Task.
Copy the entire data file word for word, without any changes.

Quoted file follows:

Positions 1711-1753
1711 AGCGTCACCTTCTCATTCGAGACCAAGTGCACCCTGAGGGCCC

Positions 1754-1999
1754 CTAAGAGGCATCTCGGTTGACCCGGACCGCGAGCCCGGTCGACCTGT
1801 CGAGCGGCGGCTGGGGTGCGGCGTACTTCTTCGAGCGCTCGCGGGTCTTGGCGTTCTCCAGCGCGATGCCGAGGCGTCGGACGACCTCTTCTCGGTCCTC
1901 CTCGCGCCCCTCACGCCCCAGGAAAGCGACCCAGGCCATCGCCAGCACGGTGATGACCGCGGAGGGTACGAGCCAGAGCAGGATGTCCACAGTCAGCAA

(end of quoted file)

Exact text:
Positions 1711-1753
1711 AGCGTCACCTTCTCATTCGAGACCAAGTGCACCCTGAGGGCCC

Positions 1754-1999
1754 CTAAGAGGCATCTCGGTTGACCCGGACCGCGAGCCCGGTCGACCTGT
1801 CGAGCGGCGGCTGGGGTGCGGCGTACTTCTTCGAGCGCTCGCGGGTCTTGGCGTTCTCCAGCGCGATGCCGAGGCGTCGGACGACCTCTTCTCGGTCCTC
1901 CTCGCGCCCCTCACGCCCCAGGAAAGCGACCCAGGCCATCGCCAGCACGGTGATGACCGCGGAGGGTACGAGCCAGAGCAGGATGTCCACAGTCAGCAA